What is striking in the descriptions of these risk factors is their potential ‘alterability.’ We can change them far more easily than difficulties related to illness and inherent abilities. But we must have the will and will must take the effort to do so.

How much knowledge are we teaching in the early years in prekindergarten settings?

Not much. Several new studies provide a clarion call. For example, Taylor and Pearson in their study of primary grade achievement in 14 schools examined content learning in 1-3 grades. They emphasized these particular grades since it would be clear that comprehension and learning must be emphasized by this time.

They found that comprehension instruction was minimal, rarely seen. Here were the common strategies used in these grades to teach content:

  • Picture Walks
  • Text-Based Questions
  • Aesthetic Response
  • Completing a Workbook Page
  1. Retelling a

Experiences that enrich children’s ability to problem solve is also critical for content knowledge development. Too often our children have holiday-based learning—they hear about Halloween for years, Thanksgiving, Easter…but rarely does that build a knowledge base for content and learning. Often the thematic instruction involves a theme that is only in the ‘teacher’s perspective’ and not the child’s. We need curriculum that helps teachers focus on objectives, goals, and words to be learned and practiced, with deeper experiences to ensure that these ideas are memorable for children.

Teachers need to develop strategies for ongoing assessment to determine if children have learned what has been taught. Observation, alone cannot help us know whether the child understood concepts, and can use language to express his or her ideas.

Children also need to develop critical skills in these early years. Susan Landry will be talking about the importance of phonological development, letter name knowledge, and concepts of print that need to be established in these early years. However, if this isn’t done well, in a way that is meaningful to children, it will not ultimately be used to gain new knowledge and more thoughtful concepts. Cutting and pasting a letter of the week is not the way to convey such learning.

So how do we improve early literacy instruction for children at risk?

In the field of early childhood we have often dichotomized learning, privileging either process (or how children learn) or content (or what children learn). Some argue that developing a content knowledge base is insensitive to children’s interests and ways of learning.


Knowledge simply refers to the condition of knowing something. It is the information, facts, principles skills and understanding etc. that is acquired through education, experience, perceiving or discovering. When knowledge is given out to somebody it does not decrease. It is an irreversible progress. Knowledge add value to the person who is in possession of it as he or she is been honoured and reverend everywhere he or she goes. Man has been in quest for knowledge since his existence as man is built up with this curiosity inside of him as he wants to know everything about himself and his environment.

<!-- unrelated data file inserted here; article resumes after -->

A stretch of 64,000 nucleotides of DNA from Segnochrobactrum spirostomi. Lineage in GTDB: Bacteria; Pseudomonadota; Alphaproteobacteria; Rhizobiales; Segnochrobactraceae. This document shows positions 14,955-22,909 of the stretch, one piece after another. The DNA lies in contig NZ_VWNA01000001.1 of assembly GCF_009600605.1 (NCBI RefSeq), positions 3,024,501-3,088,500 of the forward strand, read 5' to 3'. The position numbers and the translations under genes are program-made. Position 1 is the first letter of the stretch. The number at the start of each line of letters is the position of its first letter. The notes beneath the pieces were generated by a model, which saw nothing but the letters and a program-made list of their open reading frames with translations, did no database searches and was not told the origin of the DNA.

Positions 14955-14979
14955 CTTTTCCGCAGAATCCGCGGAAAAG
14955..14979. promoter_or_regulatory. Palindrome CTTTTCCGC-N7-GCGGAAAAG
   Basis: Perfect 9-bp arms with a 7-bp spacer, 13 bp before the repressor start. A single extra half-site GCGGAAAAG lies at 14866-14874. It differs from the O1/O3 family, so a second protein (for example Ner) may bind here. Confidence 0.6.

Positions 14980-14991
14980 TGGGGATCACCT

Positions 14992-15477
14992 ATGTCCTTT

The issue of quest for knowledge has to do with a pursuit and struggle without relenting, a progressive and not a regressive movement. But in our modern society especially among student there is no zeal or passion or pursuit for this powerful thing called knowledge. People no longer want to stress themselves to study, forgetting that knowledge is power and this has lead and is still

leading to the destruction of many youths in the society. As it written in the Holy Bible “My people are destroyed from lack of knowledge and this has not prompted their progress and civilization”


The fundamental purpose of this research is to find out what knowledge really is. What really drives the quest for knowledge and how to get knowledge and how to continue acquiring knowledge, and reason why most youth don’t find it interesting to search for knowledge.


  1. Why is knowledge expensive to get?
  2. How can the quest for knowledge be regenerated among youths?
  3. What role do institutions have to play in making people have quality education?


The quest for knowledge is a perplexing problem. Mankind continues to seek to understand himself and the world around him, and also how he also can be certain of the things he

knows. The researcher is expected to ignite the quest for knowledge among people in the society especially the youths since they form the power of any society.

Secondly the result of the research is expected to help in the expansion of knowledge by contributing already existing literature in this area. Information gathered from this study will serve as reference materials for further research in the area.


To make knowledge which is the foundation of learning, it is necessary to apply thoughts  to information, to think about the facts that have been gathered and this is a work only an individual can do. Reading books is a way of someone gathering information, wisdom and experience of others on a subject. The real effort of acquiring knowledge belongs to the student.


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You are allowed to use the original PDF Research Material Guide you will receive in the following ways:

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4. Direct citing ( if referenced properly).